More and more retailers are focusing on creating a frictionless consumer experience by reducing or removing potential shopper pain points. This is evident in both the in-store experience as well as in last-mile fulfillment.
Checkout-less stores at scale. One major pain point is the checkout queue. Can that feasibly be removed? The answer to that – and a major trend for 2022 – is the checkout-less store.
“We believe many consumers in 2022 are going to experience the checkout-less shopping experience for the first time,” says O’Leary.
Here is, in essence, how checkout-less shopping works:
- A shopper scans in and identifies themselves upon entrance to the store.
- As the shopper selects items to place in their basket, the selections are tracked either through shelf weighting systems or computer vision technology.
- When done, the shopper simply walks out of the store with their purchases and is automatically charged – no checkout experience of any kind necessary.
A range of stores globally are using checkout-less formats, including Amazon Go (U.S., U.K.), Giant Eagle (Eastern U.S.), Tesco (U.K., Europe), and emart24 (Asia).
Faster same-day delivery. Let’s turn from the in-store frictionless experience to home delivery. Retailers are making same-day delivery an increasingly attractive option for customers by reducing wait times.
As a result, a “delivery speed arms race,” says O’Leary, is emerging, with retailers using physical stores as an asset for last-mile home fulfillment and e-commerce.
Kroger’s Delivery Now, for example, is partnering with Instacart, and Asda is operating their one-hour express delivery service for more than a hundred stores.
“The idea here is that you can get a limited-selection assortment and ultra-fast speeds, under a half an hour in some cases,” O’Leary says.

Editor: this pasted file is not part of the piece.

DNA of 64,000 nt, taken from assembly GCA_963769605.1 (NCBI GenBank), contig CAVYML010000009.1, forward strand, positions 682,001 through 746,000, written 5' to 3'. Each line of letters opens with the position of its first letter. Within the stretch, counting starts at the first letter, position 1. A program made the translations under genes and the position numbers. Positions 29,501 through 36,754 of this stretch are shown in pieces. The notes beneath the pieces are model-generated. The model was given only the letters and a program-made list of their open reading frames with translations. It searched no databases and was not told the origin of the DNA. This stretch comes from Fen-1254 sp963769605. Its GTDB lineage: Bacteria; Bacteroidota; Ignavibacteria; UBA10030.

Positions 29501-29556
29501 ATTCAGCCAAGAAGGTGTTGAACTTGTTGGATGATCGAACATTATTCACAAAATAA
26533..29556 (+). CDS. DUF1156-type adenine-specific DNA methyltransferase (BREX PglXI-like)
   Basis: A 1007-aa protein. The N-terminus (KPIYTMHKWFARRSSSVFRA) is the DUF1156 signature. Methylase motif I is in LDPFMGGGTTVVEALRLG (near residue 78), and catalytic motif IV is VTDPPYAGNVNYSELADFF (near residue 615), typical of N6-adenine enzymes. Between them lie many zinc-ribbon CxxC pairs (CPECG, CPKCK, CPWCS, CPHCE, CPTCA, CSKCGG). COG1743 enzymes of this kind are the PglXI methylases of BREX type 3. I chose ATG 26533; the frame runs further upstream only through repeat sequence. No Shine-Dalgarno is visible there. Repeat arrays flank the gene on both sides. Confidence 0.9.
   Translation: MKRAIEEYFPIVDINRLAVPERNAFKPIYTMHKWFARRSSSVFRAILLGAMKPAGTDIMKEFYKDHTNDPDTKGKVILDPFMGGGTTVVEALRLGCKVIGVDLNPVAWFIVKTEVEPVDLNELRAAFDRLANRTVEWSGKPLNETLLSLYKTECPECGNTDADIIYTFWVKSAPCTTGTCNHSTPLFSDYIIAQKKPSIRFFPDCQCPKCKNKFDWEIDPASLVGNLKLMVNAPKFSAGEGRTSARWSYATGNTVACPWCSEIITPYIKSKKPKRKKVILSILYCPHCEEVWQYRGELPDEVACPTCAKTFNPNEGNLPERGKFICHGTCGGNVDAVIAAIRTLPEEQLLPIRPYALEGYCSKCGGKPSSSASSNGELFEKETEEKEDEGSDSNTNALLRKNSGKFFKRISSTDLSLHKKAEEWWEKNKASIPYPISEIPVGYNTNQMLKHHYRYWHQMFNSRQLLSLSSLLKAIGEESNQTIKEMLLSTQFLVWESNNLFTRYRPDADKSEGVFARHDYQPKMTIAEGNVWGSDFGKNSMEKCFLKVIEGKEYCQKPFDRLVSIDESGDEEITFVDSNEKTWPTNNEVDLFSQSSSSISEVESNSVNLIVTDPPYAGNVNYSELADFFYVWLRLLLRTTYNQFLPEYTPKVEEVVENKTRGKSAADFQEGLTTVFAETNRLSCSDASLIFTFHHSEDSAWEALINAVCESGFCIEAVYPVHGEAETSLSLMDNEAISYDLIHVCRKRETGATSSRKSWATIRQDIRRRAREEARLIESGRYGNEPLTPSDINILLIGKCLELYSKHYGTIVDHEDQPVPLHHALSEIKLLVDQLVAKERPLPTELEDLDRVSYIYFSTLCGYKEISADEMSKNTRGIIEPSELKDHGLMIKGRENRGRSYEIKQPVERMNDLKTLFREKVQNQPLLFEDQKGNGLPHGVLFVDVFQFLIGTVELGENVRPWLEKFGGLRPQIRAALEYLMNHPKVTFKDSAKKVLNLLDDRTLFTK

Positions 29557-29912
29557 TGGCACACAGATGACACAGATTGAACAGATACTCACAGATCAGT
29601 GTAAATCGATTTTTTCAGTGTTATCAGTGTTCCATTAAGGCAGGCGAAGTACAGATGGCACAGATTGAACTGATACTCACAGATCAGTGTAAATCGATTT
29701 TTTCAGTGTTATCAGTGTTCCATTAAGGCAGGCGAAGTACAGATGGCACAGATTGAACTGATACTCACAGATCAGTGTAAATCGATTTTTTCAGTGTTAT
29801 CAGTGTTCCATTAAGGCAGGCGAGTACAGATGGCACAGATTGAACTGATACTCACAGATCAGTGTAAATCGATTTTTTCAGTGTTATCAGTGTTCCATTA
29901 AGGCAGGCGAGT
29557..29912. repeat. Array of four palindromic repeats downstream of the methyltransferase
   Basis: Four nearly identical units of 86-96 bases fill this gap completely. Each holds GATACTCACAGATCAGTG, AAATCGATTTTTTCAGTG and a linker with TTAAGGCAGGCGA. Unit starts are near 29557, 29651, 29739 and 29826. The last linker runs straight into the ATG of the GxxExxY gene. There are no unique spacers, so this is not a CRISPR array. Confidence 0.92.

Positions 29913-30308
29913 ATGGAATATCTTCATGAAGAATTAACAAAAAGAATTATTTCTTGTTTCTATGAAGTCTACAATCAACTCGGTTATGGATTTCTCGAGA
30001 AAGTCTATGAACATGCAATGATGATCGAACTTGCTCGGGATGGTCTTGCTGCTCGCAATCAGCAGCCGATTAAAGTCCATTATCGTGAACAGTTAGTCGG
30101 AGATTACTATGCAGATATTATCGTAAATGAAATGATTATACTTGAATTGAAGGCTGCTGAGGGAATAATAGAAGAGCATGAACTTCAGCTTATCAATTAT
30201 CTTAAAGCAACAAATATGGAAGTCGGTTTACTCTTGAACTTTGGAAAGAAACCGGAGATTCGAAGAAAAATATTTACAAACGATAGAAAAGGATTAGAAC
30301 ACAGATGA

Startups with rapid delivery. The aforementioned “delivery speed arms race” is also leading to startups that are aligning around their own first-party rapid delivery.
Through partnerships and internal operations, Gorillas, for example, is providing fast-delivery enabled by micro-fulfillment centers.
“These are automated fulfillment centers,” explains O’Leary, “with small footprints located in urban areas to get items to consumers faster.”
4. Curated Trends: Providing Unique Assortments and Encouraging Personalized Discoveries
Look for more retailers in 2022 to present consumers with select products – and product experiences – they perhaps wouldn’t necessarily encounter online.
You can see examples of a more curated environment from subjects we’ve covered above.
Curated products based on local trends. Amazon 4-Star stores are curating inventory by featuring products trending locally (see No. 2).
High-need curated products. The same-day purchasing opportunities offered by retailers such as Kroger and Asda present a curated selection of high-need items for fast home delivery (see No. 3). And checkout-less kiosks provide a limited selection but also enable an ultra-quick shopping experience (see No. 3).
Curated discovery experiences. ShopRite’s Fresh to Table feature invites shoppers to scan a QR code, potentially leading them to new info, recipes, and related items they wouldn’t have encountered otherwise (see No.1).
Also, Carrefour’s media arm, Links, includes in-store shoppable screens based on highly detailed, geo-targeted info that can help generate more curated in-store experiences (see No. 1).
One Constant in a Sea of Change
Regardless of the topsy-turvy past couple of years, a primary goal of retailers hasn’t changed: Maximize the likelihood for customer purchases.
Many of the 2022 trends help drive more foot traffic to stores, encourage longer dwell times, and build affinity for the retailer. Meanwhile, the faster turnaround for same-day delivery – thanks in part to using existing store infrastructure – can make this shopping option more attractive for many.
All of these factors can lead to more items in the cart, both the real and the virtual. And that’s a trend every retailer should be pursuing.
Learn more about how these types of retail solutions can work for you.